What’s in breast milk?
Here are a few amazing things you may not know that breast milk does:
- Breast milk contains live cells, like stem cells. These stem cells can be directed to become other body cell types such as bone, fat, liver and brain cells and may act as a type of “internal repair system”
- Colostrum, the first milk you make, may not seem like a lot of volume, but it’s jam-packed with ingredients, that protect your baby against diseases. Colostrum is known as a baby’s first immunisation
- Breast milk contains over 415 proteins. Some of these proteins can help to kill bacteria and others can identify pathogens
- Human milk is specifically designed for human babies. Your milk contains around 4% fat, while milk of seals and whales contains up to 50% fat! The fats in your milk are important for growth and development, and are even antibacterial
- There is no substitute for breastmilk. It contains thousands of different ingredients which the majority of cannot be replicated artificially
Why would you want to use a breast pump?
There are many different reasons for using a breast pump.It could be you are returning to work or expressing for the occasional feed whilst you’re out and away from your baby. Or it could be that your baby is in the special care unit from birth and cannot breastfeed yet so you need to establish your milk supply completely by a breast pump. Each of these reasons will require a different pump.
What’s the difference between a single and a double breast pump?
- Milk ejection (the let-down) happens at the same time in both breasts
- This causes you to express up to 18% more milk at each pumping session
- This milk has a higher energy content
- Double pumping takes half the time, 80% of your milk is expressed in the first 6-8 minutes!
So a double pump will be excellent for you if you will be expressing fairly regularly, are boosting low milk supply, or are going back to work and saving time is essential.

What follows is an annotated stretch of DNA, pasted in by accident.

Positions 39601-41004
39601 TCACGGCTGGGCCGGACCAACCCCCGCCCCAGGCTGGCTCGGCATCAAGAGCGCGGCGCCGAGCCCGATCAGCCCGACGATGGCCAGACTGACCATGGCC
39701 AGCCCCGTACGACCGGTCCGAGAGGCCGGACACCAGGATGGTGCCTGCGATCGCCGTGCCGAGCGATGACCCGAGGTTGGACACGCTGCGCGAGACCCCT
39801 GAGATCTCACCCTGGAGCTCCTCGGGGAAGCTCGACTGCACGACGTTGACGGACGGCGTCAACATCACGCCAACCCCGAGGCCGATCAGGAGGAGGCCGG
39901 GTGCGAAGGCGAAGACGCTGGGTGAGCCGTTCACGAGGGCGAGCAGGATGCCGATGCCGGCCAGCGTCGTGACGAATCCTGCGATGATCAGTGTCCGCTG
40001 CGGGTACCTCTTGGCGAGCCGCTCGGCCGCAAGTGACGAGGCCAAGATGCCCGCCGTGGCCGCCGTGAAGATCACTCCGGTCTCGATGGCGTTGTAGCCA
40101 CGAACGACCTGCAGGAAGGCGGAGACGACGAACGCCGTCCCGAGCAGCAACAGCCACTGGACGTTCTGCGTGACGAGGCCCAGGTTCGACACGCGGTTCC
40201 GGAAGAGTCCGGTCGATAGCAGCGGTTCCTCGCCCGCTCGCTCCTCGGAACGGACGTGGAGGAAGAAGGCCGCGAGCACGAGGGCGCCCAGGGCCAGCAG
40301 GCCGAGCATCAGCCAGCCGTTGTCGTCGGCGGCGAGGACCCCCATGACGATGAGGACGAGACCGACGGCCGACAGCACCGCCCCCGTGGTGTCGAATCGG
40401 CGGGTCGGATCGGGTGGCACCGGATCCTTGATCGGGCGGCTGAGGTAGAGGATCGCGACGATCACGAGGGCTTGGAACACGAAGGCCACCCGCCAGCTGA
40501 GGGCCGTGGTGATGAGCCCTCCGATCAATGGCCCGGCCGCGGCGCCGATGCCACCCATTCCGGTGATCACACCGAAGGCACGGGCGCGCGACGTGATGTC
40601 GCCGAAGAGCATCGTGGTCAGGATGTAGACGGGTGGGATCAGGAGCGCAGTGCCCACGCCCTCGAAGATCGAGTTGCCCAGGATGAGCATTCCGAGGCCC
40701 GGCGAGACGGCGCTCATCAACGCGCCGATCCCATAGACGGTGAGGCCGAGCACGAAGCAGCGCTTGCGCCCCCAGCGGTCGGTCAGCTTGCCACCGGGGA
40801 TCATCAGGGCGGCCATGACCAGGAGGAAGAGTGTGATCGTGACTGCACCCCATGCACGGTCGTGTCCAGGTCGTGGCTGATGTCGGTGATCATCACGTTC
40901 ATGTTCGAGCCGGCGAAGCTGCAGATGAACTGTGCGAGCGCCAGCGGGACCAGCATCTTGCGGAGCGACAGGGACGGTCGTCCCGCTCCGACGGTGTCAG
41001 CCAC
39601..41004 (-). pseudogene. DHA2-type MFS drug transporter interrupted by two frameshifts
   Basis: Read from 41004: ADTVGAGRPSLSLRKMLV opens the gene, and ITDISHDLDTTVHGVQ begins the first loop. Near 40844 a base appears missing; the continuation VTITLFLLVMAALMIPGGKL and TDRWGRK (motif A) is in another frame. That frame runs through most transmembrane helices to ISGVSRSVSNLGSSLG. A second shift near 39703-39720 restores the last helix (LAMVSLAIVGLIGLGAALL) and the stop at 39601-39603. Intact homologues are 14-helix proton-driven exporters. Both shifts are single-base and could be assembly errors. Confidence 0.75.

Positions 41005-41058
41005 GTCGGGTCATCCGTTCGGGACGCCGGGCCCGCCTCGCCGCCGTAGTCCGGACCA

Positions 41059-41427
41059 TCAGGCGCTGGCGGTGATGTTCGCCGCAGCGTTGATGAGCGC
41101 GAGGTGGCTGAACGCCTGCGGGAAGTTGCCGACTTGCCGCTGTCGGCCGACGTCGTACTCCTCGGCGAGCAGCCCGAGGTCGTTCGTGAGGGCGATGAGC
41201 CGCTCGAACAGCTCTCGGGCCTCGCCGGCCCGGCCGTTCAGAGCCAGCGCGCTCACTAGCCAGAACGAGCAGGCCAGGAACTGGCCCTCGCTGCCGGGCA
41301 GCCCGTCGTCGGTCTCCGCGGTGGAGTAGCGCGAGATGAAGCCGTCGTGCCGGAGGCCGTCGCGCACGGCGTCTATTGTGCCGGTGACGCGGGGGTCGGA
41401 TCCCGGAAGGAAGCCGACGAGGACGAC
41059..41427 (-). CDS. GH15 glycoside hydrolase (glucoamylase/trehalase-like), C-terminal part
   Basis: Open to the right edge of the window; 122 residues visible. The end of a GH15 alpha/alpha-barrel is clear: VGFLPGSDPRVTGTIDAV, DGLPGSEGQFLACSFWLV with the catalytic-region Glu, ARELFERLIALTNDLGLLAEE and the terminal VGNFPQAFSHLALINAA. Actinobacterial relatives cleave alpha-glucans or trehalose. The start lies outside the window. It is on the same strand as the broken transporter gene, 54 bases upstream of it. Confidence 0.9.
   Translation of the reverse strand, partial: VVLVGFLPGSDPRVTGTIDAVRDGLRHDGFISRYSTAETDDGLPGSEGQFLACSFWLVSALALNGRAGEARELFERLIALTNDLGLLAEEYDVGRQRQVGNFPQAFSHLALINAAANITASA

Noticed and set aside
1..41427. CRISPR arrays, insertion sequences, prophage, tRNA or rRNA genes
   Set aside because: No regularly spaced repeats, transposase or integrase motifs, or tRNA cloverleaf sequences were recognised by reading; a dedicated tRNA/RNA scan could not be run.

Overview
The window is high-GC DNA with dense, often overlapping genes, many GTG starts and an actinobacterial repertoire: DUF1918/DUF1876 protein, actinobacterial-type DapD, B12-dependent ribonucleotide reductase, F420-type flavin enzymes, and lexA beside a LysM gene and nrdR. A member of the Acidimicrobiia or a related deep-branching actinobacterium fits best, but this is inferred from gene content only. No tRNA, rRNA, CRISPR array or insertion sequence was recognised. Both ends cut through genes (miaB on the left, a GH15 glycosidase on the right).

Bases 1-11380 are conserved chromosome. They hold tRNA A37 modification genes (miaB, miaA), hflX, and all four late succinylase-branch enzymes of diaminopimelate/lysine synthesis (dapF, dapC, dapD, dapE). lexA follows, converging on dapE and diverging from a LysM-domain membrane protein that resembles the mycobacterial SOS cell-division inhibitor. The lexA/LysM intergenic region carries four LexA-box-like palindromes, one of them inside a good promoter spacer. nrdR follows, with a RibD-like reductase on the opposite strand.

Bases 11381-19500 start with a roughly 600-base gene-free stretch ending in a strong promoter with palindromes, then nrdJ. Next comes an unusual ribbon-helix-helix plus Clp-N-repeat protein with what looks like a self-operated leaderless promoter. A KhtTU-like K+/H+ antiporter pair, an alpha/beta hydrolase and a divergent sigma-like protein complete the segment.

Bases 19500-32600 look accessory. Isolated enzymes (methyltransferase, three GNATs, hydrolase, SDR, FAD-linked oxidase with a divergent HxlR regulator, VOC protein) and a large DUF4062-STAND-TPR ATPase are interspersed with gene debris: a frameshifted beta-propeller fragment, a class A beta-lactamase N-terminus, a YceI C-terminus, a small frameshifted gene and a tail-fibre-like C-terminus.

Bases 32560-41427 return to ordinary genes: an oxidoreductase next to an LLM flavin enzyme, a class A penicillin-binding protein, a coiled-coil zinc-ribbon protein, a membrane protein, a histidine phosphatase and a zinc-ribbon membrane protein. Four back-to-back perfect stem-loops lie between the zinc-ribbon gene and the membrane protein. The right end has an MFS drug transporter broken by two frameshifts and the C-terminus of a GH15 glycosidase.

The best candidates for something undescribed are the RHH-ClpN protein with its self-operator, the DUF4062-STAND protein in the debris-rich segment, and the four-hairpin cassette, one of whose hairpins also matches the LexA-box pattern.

What is a hospital grade pump and do I need one?
It is a pump which is only sold to hospitals as it is a piece of hospital equipment which will withstand lots of mums expressing with it daily for many years.
Research studies have shown that a professional hospital pump is essential for any mum whose baby cannot breastfeed from the beginning either totally or partially. This level of pump will enable a mum to initiate and maintain her milk supply until her baby is able to breastfeed or she has established a good milk supply. Once a mum’s milk supply is established, after the first month then she can usually move on to a double personal use pump to maintain her supply.
What’s normal in breastfeeding?
Why do some babies feed much more frequently, and how many times a day is normal?!
A study looked at breastfeeding babies who were one to six months old and it revealed that there are big differences in how often babies feed.
Babies feed 4-13 times every 24 hours
Drink 54ml - 234ml at each feed
Drink, on average, 800ml per day
Imagine you and I are breastfeeding our babies. My breasts hold 80ml of milk at each feed, while yours holds 130ml. So whose baby will breastfeed more frequently? Mine! My baby needs to feed about 10 times compared to your baby who feeds six times. This is normal and why all babies feed differently!
How do I know my baby is getting enough?
Listen to your gut instinct – is your baby mostly happy, content and otherwise healthy?
Do you have to change at least five heavy wet nappies daily?
Does your baby settle after feeds?
Is your baby gaining weight?
If you are concerned always ask for help from your health nurse or lactation consultant.
Find out more about Medela here